Bone broths are an important element of traditional cuisines. They are the basis of wonderful sauces, soups, and gravies.
Bone broth is a great way to get the nutrients needed for healthy bones and joints in an easily absorbable form. Bone broth is rich in Continue reading
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I have been telling you that I have modified my NutriSystem diet to make it lower in carbohydrates and higher in fat in order to prevent falling cholesterol levels. My modified plan would be considered a low-carb diet by Dr. Stephen Phinney and Dr. Jeff Volek as defined in their book, The Art and Science of Low Carbohydrate Living: An Expert Guide to Making the Life-Saving Benefits of Carbohydrate Restriction Sustainable and Enjoyable. I thought I would share with you what a typical day on my modified NutriSystem diet looks like. It could possibly be improved a bit by adding some additional low-carb vegetables at lunch, but it is performing well as is.
NUTRISYSTEM Chewy Chocolate Chip Granola Bar 2012 (1 bar)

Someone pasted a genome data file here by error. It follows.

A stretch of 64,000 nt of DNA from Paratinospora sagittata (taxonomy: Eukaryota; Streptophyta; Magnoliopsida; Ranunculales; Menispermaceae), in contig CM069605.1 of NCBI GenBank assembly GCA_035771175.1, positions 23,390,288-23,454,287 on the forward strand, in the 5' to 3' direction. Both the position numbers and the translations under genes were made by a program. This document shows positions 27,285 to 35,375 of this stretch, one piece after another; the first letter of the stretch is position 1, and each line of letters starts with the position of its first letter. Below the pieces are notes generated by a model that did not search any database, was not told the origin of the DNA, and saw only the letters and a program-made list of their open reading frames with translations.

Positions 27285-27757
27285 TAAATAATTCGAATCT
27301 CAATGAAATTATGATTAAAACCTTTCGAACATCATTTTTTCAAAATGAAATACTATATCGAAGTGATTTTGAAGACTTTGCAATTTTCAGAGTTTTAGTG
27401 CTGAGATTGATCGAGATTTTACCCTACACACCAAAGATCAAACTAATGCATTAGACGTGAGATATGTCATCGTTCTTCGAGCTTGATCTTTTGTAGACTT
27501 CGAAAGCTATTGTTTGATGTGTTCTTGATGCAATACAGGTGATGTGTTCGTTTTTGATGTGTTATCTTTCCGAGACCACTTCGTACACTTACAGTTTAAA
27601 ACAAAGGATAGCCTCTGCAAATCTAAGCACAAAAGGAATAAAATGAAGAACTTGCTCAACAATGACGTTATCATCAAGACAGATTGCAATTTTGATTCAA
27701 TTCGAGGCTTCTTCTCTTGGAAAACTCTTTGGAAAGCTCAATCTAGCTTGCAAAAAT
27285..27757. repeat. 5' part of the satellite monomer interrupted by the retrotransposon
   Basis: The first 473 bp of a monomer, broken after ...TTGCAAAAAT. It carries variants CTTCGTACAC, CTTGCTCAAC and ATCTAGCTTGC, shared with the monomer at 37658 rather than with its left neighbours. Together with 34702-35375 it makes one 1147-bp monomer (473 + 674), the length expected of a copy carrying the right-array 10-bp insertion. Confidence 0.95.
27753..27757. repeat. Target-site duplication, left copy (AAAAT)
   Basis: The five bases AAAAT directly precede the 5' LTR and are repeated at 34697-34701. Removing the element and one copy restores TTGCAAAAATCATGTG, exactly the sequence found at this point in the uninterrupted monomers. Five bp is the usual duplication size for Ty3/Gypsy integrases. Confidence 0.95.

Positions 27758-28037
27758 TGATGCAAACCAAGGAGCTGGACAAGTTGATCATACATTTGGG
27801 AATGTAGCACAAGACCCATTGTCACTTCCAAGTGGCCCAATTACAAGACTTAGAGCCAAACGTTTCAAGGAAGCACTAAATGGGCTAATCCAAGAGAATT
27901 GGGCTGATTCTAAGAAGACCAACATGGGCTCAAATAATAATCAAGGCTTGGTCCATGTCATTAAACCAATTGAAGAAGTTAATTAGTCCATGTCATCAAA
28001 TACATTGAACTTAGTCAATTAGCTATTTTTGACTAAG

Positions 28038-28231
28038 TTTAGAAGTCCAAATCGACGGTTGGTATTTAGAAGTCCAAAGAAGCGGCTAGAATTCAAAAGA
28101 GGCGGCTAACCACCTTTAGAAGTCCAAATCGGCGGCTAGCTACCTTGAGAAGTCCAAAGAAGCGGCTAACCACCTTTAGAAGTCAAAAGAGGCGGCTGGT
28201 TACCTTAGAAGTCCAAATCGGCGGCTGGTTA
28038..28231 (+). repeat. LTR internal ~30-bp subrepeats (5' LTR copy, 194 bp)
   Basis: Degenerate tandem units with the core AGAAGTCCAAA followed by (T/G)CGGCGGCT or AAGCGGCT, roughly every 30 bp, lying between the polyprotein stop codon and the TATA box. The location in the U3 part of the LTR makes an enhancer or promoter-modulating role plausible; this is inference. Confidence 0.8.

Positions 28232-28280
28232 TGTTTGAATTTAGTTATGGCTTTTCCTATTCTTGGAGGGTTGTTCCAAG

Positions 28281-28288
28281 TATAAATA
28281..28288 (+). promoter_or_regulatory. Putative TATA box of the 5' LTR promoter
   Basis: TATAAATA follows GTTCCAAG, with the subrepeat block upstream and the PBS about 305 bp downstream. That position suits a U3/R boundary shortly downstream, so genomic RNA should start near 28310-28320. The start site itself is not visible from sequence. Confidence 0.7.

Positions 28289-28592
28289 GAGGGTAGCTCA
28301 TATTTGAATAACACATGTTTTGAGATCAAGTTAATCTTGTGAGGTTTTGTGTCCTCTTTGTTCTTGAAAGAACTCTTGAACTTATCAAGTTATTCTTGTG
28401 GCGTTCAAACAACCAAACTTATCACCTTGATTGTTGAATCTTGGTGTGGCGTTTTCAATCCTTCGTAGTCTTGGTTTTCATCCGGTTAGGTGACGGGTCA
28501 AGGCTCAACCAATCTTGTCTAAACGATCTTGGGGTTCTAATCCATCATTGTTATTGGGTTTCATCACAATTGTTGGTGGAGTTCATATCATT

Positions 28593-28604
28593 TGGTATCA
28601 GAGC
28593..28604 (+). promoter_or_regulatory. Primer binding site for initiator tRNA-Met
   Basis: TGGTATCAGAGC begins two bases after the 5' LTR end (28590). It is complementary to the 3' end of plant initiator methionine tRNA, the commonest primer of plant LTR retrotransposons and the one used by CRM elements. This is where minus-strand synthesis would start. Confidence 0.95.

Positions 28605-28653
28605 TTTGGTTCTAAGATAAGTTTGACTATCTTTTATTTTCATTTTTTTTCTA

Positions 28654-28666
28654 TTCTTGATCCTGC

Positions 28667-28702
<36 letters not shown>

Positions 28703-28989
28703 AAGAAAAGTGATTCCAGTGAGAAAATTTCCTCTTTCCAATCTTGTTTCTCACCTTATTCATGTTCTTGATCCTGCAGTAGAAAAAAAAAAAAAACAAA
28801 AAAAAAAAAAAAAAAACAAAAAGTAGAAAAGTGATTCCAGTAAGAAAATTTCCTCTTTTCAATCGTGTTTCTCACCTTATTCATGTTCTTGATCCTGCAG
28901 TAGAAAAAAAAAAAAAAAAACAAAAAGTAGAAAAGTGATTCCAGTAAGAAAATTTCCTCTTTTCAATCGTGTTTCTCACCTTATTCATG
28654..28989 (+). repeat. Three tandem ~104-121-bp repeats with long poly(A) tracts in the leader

Egg (1 ea)
Butter (2 tsp)
NUTRISYSTEM Wedding Soup 2012 (1 x 1 container)
FAGE Total 0% All Natural Nonfat Greek Strained Yogurt (1 x 1 container)
Nuts, mixed nuts, without peanuts, raw (1 oz)
NUTRISYSTEM Lasagna with Meat Sauce 2012 (1 package)
Mixed greens (2 oz)
Red bell peppers (1/2 ea)
Salad dressing, GOOD SEASONS ITALIAN, prepared (1 Tbs)
NUTRISYSTEM Pretzels 2012 (1 package)
Calories From Fat (41%) 500.71
Calories From Protein (23%) 284.35
Calories From Carbs (35%) 431.18
Total Fat 55.87g 86%
Carbohydrates 110.77g 37%
Dietary Fiber 16.55g 66%
Net Carbohydrates 94.22g
Protein 71.82g 144%
I’ve been listening to the Paleo Summit with Sean Croxton. Today, I listened to the author of Deep Nutrition, Dr. Cate Shanahan, MD, talking about how important proper dietary fat is to the brain. Brains are primarily made of fat and cholesterol. She says that kids with ADD or ADHD are actually exhibiting signs of poor nutrition that could lead to more serious mental illnesses later such as schizophrenia if the nutrition is not corrected. The crux of Dr. Cate’s talk today was that most pharmaceutical use can be eliminated with proper diet. She recommends Paleo and traditional diets. These tend to be lower carb, higher fat diets.